Saturday, March 9, 2013

Seven Things.....

...That Hurt Our Feelings.

I came upon this article at a site called Diversity Inc., via the 8Asians blog, that relates seven things people (non-Asians presumably) should never say to Asian executives - although I think Asians in any field or position of employment would be equally troubled by them. There are a couple things about the article (and 8Asians blogpost) that are of interest, and illustrate how I believe - and have written about in several posts - the way that Asian-Americans engage in race dialogue ultimately misses the point when it comes to commentary on anti-Asian prejudice.

The first point of interest is how "offensiveness", once again, defines and characterizes the way that we talk about our experiences of racism. According to the 8Asians post, the Diversity Inc. article shows why these questions are potentially offensive, and although the article itself makes brief mention of how expression of these stereotypes could reveal underlying discrimination, it doesn't really explore this notion in the ensuing article. As I've written about in several places, our tendency to react and respond to racism by being offended misses the point of how stereotypes can affect us. On a side note, I would conjecture that this type of Asian-American commentary has a feminine character possibly due to the fact that it is Asian female perspective that has come to dominate the Asian-American narrative, and it is the feminine voice that has modeled our commentary on race.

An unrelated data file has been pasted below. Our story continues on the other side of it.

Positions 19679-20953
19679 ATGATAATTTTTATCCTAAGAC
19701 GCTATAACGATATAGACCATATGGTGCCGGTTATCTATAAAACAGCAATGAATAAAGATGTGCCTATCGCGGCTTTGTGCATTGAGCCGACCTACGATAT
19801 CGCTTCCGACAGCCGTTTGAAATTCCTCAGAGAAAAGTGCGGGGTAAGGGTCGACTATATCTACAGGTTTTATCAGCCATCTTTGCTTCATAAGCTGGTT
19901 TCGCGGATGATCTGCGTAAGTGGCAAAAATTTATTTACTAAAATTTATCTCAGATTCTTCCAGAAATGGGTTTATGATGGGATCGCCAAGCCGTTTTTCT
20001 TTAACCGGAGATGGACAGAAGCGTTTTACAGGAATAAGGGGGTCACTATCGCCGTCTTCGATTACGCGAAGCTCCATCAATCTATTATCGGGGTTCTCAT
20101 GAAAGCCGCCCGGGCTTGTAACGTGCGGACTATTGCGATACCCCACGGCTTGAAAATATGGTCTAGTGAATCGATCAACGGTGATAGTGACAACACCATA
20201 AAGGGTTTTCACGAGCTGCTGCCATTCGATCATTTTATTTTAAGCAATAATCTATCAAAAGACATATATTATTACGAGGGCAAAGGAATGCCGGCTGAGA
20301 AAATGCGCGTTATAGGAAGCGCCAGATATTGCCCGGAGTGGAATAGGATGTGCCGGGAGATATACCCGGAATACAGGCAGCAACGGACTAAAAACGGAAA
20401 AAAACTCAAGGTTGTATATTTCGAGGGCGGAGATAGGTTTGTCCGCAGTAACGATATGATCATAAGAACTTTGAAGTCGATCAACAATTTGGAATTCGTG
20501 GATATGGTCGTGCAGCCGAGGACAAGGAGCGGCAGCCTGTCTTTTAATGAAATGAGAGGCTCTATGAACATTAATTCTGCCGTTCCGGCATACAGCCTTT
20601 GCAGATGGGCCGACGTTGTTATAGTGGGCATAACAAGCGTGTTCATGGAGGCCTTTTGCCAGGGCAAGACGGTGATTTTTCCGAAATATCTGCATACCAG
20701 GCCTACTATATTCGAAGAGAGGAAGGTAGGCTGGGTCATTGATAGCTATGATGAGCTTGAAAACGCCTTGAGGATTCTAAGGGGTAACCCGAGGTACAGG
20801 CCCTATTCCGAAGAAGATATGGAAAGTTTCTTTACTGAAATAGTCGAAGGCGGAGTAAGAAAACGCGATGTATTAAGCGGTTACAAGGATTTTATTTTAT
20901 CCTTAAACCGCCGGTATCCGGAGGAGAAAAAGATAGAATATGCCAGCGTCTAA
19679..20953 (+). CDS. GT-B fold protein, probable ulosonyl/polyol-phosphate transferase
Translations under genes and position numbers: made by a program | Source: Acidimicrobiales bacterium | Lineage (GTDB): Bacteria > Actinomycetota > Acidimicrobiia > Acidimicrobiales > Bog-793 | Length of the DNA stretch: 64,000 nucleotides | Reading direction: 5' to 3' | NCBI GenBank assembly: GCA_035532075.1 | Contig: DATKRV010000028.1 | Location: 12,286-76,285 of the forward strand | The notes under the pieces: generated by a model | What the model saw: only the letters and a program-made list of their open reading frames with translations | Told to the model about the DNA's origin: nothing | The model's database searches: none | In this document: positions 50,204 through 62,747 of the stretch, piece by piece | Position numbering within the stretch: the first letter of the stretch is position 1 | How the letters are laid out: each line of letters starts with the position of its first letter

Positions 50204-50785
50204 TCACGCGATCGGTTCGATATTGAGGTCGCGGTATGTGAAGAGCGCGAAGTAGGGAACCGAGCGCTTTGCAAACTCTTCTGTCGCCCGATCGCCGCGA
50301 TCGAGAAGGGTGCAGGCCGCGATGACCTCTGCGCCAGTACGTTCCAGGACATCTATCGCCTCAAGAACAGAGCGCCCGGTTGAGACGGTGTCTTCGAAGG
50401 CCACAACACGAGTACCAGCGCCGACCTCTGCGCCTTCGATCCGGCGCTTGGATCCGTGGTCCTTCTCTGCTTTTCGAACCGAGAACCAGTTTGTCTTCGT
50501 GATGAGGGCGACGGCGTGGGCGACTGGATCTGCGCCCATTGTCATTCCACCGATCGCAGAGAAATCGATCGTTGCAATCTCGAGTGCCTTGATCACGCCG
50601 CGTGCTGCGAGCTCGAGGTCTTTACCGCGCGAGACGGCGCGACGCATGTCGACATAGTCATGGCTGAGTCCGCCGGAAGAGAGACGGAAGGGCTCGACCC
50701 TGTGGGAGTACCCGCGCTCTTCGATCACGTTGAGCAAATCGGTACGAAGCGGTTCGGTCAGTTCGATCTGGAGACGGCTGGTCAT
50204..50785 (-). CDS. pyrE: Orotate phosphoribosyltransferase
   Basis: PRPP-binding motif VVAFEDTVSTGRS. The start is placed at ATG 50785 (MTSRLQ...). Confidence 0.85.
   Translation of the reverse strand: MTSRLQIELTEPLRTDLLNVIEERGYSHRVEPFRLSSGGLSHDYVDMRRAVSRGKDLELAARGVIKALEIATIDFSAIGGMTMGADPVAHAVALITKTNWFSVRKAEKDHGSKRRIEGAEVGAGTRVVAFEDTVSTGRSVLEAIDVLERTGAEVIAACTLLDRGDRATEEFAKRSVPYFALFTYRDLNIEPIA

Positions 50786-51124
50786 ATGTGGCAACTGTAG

If racism is simply "offensive" to us, then we really have no cause or reason to organize against it because the fundamental solution to being offended about something is to grow a thicker skin. In turn, this means that the cultural and social structures that promote and propagate racist attitudes towards Asians have no real reason to change because the problem is our feelings. Racist attitudes against Asians in the media, culture, and politics, all point to a culture of casual racism that is comfortably low-key, yet often potentially casually life threatening or violent. Continuing to present our experiences of casual racism, or racial insensitivity, as a mere affront to our emotions is inappropriate and to continue to think of and explore anti-Asian racism through this filter offers only intellectual stagnation.